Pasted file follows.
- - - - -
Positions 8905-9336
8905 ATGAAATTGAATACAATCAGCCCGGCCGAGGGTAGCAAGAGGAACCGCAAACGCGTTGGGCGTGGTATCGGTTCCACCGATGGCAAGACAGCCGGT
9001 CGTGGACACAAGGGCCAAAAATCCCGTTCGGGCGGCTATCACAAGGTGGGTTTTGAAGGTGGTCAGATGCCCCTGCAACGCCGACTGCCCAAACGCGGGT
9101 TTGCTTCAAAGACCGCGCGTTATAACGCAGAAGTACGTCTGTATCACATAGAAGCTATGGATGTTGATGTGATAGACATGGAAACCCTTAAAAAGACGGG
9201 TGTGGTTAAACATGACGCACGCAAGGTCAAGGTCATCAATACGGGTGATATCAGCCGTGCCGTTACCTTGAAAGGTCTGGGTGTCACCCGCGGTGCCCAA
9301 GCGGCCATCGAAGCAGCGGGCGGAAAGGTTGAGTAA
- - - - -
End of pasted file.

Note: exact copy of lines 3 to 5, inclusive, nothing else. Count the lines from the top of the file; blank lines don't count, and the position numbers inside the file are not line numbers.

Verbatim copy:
9001 CGTGGACACAAGGGCCAAAAATCCCGTTCGGGCGGCTATCACAAGGTGGGTTTTGAAGGTGGTCAGATGCCCCTGCAACGCCGACTGCCCAAACGCGGGT
9101 TTGCTTCAAAGACCGCGCGTTATAACGCAGAAGTACGTCTGTATCACATAGAAGCTATGGATGTTGATGTGATAGACATGGAAACCCTTAAAAAGACGGG
9201 TGTGGTTAAACATGACGCACGCAAGGTCAAGGTCATCAATACGGGTGATATCAGCCGTGCCGTTACCTTGAAAGGTCTGGGTGTCACCCGCGGTGCCCAA